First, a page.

Previous Challenge Entry (Level 4 – Masters)
Topic: BLUE (11/09/17)
- TITLE: The Bluest Man
By Donna Powers
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There, they were tested in hunting, fishing and combat skills.
At the end of these tests, the young men received rewards. By these rewards, all would know the extent of their skills.
Little Cloud’s tribe worshipped the Sky Spirit. After all, the sky gave them sun and rain to help their food grow, so they gave its Spirit devotion. To show their devotion, they wore blue.
In the reward ceremony, the young men were therefore given blue ribbons and gemstones. They would bring these to their chosen brides - who would weave them into headdresses for the men.
Little Cloud’s chosen bride was Morning Rain. When Little Cloud had gone to the grove, he’d been determined to win many blue ribbons. He knew Morning Rain deserved to hold her head up proudly; as she stood beside her blue-bedecked husband.
But alas, Little Cloud wasn’t skilled in those things treasured by the tribe. His father had been killed when Little Cloud was four, and no one had taught him these skills.
When he stood in line at the rewards ceremony, he despaired that Morning Rain would have such an unadorned husband. When the elders handed him only one small blue ribbon, he saw the scorn of the other young men. Even the elders turned their heads away - except for old Sunset Mist, who looked upon him with compassion.
But Little Cloud wanted no compassion. He wanted only a plethora of blue ribbons for Morning Rain. So, although he saw Sunset Mist whispering with the other elders after Little Cloud’s small ribbon had been presented, Little Cloud paid that no heed.
As he sadly trudged home, he saw the other young men glance at him and whisper to each other. He dreaded seeing Morning Rain.
But when he reached her, he saw only love and pride in her eyes. Even when he proffered his small ribbon, she only smiled with love and devotion. He gratefully sank into her loving embrace, even as he wondered aloud how she could accept such a dismal failure as a future husband.
“Failure?” responded Morning Rain, when he said this. “No, Little Cloud. You bring only honor to our upcoming marriage.”
He asked her, “How so? I have only one small ribbon for my headdress. Surely you dread becoming wife to such a man.”
“I do not despair,” she answered. She placed her hand on his shoulder. “Don’t you know? Have you not heard?”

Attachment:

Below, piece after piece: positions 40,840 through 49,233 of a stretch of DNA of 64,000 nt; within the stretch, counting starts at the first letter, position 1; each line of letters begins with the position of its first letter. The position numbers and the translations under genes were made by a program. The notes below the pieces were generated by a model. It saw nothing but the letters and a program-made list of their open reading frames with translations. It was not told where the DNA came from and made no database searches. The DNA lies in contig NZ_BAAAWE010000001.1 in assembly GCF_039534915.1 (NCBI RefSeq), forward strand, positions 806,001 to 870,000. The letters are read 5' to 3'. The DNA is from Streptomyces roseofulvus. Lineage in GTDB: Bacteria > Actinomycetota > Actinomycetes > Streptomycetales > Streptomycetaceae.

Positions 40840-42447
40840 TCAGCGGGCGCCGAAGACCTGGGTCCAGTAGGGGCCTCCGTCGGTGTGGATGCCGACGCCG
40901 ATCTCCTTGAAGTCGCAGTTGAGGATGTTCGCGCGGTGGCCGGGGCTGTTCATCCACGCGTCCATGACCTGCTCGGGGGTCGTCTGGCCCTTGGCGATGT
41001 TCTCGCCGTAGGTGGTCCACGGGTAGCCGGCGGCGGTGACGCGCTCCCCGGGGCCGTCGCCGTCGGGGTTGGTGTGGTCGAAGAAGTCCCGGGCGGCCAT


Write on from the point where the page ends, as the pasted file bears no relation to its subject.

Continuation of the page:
He was confounded. “Have I not heard what? Of course, I heard the other men; whispering of my failure as I trod home.”
She shook her head. “Ah no, Little Cloud. For today you have become one of the most honored men of our tribe. For look! Sunset Mist has brought you something!”
Little Cloud was astonished when he looked- for on the hearth was a lush assortment of blue ribbons and gemstones. And there stood Sunset Mist next to the pile.
“What does this mean, Sunset Mist,” cried Little Cloud. “Why have you brought these? Surely they cannot be for me.”
The old man laughed. “Ah, Little Cloud. You believe only certain skills can bring honor. Yet when you men were being tested, only you were able to grind herbs to heal Bright Lightning’s wounds, or to relieve Summer Storm’s fever. Only you knew which herbs could be safely made into drinkable tea or to season the food.”
Little Cloud scoffed. “But those things are not significant. My mother has taught me from childhood how to use herbs. What honor can those bring?”
Sunset Mist smiled. “They have brought honor to you; for you will become our tribe’s next medicine man.”
“But… me? A medicine man?”
Sunset Mist nodded. “Yes, Little Cloud. For many years, I have asked the Sky Spirit to direct me to the one who will care for the tribe. My bones are old, but I could not step aside - until now. The tests showed me you are the one to replace me. I’ll train you, and you’ll take my place when the Sky Spirit gathers me into the eternal wind.”
Little Cloud smiled tearfully. He walked over to the sumptuous blue array and proudly carried the blue adornments and lovingly laid them at Morning Rain’s feet.
Looking into each other’s eyes, they linked hands; lifted the ribbons skyward, and rejoiced.
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